Trial balloon

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A trial balloon, or kite-flying (used in the UK and elsewhere), is information sent out to the media in order to observe the reaction of an audience.[1] It is used by companies sending out press releases to judge customer reaction, and by politicians who deliberately leak information on a policy change. The term is of French origin.[2] Trial balloon translates French ballon d'essai, which was a small balloon sent up immediately before a manned ascent to determine the direction and tendency of winds.[3] Its earliest use in English is figurative.

For example, a company might announce a new computer program to be delivered in a year, and then read the press coverage for hints on whether or not the product will have market appeal. If the coverage is favourable the money is spent on development, but if not the project can be cancelled before consuming resources. A trial balloon under the company's own name is somewhat risky; if too many are "floated" the company risks becoming known as unserious, and its announcements are ignored. In addition, the company can find that the planned product is unworkable, leading to the phenomenon of vaporware.

United States[edit]

In politics, trial balloons often take the form of an intentional news "leak". An example was when The New York Times reported in mid-June 2012 that Governor Andrew Cuomo and his staff were deliberating on a plan to restrict hydrofracking to five counties in the Southern Tier of New York where the Marcellus shale is deepest and drilling is least likely to pollute well water supplies in those aquifers.[4] Because the proposed change in New York energy law was controversial, the Albany Times Union the next day published a front-page, above-the-fold story questioning the plan's leak as a "trial balloon" in the headline, which quickly garnered criticism and support.[5]

In American slang, the phrase "run it up the flagpole and see who salutes" (i.e., to raise an issue and see the reaction) is a form of trial balloon.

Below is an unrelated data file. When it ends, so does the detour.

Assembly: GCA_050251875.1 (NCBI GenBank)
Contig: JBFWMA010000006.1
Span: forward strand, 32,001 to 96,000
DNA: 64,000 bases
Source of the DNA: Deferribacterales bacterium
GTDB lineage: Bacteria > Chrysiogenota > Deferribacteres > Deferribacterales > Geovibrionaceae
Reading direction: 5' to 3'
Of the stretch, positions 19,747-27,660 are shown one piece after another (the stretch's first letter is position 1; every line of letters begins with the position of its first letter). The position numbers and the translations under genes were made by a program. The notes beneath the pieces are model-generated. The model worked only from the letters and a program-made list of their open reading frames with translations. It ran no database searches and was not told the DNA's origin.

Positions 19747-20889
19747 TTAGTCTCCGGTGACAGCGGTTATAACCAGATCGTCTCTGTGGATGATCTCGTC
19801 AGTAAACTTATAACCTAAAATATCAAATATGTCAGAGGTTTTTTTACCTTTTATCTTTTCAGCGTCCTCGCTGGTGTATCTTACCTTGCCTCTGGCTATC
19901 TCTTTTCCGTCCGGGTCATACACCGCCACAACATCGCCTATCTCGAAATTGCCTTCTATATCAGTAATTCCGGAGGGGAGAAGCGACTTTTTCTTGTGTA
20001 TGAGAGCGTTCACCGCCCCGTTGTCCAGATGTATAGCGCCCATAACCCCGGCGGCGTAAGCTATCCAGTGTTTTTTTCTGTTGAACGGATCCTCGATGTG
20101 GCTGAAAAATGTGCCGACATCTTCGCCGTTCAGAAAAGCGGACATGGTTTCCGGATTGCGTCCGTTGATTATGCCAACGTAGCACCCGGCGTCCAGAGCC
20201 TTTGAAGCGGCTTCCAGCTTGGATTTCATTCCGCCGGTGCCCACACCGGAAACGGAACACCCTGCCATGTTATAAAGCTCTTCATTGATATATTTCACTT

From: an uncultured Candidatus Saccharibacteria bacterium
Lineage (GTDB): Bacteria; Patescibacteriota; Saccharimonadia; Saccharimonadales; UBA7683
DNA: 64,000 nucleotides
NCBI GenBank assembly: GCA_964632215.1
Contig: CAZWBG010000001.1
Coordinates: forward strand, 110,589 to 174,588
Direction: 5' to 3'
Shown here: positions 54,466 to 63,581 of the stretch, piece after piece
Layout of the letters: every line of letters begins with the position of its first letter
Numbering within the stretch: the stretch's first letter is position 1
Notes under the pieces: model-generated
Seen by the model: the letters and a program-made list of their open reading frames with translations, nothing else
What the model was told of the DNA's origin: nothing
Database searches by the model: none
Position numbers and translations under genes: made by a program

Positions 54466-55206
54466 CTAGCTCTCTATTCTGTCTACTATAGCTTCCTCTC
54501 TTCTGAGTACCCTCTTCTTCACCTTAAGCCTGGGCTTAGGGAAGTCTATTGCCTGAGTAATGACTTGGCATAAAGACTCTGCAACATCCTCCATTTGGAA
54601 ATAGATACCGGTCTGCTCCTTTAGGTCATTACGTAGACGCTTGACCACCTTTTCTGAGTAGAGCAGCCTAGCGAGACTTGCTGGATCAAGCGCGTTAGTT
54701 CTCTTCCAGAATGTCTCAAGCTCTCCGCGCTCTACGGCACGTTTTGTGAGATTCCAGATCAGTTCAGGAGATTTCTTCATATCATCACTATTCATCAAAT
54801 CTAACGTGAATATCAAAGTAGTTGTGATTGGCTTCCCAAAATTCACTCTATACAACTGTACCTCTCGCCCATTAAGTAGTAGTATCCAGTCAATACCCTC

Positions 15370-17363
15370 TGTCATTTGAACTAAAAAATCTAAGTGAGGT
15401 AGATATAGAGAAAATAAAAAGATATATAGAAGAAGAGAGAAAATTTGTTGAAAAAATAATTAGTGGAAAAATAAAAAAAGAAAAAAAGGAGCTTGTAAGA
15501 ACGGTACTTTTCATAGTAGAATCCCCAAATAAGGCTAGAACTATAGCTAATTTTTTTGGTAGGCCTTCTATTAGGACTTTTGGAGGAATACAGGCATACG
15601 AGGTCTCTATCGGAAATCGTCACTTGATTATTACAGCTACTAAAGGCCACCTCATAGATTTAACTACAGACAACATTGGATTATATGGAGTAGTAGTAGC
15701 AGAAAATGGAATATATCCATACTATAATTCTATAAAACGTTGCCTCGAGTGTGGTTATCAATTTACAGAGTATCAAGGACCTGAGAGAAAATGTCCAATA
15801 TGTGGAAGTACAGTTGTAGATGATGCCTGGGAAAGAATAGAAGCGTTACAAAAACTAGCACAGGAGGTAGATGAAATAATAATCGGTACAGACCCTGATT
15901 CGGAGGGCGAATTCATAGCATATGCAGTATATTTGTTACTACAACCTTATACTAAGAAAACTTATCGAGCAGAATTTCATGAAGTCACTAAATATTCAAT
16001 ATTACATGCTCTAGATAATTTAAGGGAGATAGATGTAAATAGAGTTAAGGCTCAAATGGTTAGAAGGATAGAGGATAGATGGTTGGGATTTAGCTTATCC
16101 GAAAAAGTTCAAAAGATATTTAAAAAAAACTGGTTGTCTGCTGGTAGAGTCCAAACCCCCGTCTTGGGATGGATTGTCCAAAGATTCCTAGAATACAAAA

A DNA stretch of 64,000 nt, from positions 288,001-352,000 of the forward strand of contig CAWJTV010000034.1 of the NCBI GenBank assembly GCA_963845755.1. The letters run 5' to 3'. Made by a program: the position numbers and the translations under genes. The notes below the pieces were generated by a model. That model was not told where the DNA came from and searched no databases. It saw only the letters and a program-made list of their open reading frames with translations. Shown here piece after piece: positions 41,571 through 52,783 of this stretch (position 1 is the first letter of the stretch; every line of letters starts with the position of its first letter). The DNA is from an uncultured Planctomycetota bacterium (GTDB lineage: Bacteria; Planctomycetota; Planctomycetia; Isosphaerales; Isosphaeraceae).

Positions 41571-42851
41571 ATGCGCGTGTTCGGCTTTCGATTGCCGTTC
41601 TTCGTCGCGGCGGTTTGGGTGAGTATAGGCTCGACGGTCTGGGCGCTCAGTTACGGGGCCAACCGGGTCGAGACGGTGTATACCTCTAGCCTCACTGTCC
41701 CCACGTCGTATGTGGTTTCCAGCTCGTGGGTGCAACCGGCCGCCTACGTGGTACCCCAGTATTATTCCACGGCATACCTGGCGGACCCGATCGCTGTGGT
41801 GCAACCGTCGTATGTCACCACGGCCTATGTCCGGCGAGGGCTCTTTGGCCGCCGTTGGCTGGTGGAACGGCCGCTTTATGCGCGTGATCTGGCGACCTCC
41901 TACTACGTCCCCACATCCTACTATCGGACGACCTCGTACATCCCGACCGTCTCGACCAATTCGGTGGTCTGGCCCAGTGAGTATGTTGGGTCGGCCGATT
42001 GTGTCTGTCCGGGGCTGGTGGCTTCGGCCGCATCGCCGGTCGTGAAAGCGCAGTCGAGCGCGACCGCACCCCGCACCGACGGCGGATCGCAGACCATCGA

United Kingdom[edit]

An early British example came in 1885 when Herbert Gladstone, son of Liberal Party leader William Ewart Gladstone, wrote a letter to The Times stating support for Irish Home Rule. This was dubbed the Hawarden Kite after Hawarden Castle, the Gladstone family home. Historians are uncertain whether this was co-ordinated between the Gladstones, but the reaction was sufficiently sympathetic that Gladstone publicly committed himself and his party to the policy.[6]


Minister for Justice Brian Lenihan suggested in the 1960s that Ireland join the Commonwealth of Nations.[7][8] He did so on the instructions of the Taoiseach, Seán Lemass. However, the Irish and general reaction was hostile, and Lemass and Lenihan both agreed to abandon the idea, claiming that Lenihan had been speaking theoretically in a personal capacity and not for his government.

See also[edit]


  1. ^ "trial balloon - Definition from the Merriam-Webster Online Dictionary". Archived from the original on 2009-04-24.
  2. ^ "trial balloon - definition of trial balloon in English from the Oxford dictionary". Archived from the original on September 18, 2013. Retrieved 2015-09-28.
  3. ^ [dead link]
  4. ^ Hakim, Danny (June 13, 2012). "Cuomo Plan Would Limit Gas Drilling to a Few Counties in New York". The New York Times. Retrieved June 13, 2012.
  5. ^ Karlin, Rick (June 14, 2012). "Is trial balloon full of shale gas?: A report that Gov. Andrew Cuomo backs limited hydrofracking draws quick criticism, some support". Retrieved June 14, 2012.
  6. ^ "The Hawarden Kite – Liberal History".
  7. ^ "Reprehensible budget kite-flying on old-age pension designed to target the most vulnerable - Financial Services News | Business News | the Irish Times - Mon, Aug 12, 2013". The Irish Times. Archived from the original on 2013-08-20. Retrieved 2020-02-20.
  8. ^ "Pre-Budget kite-flying". The Irish Times.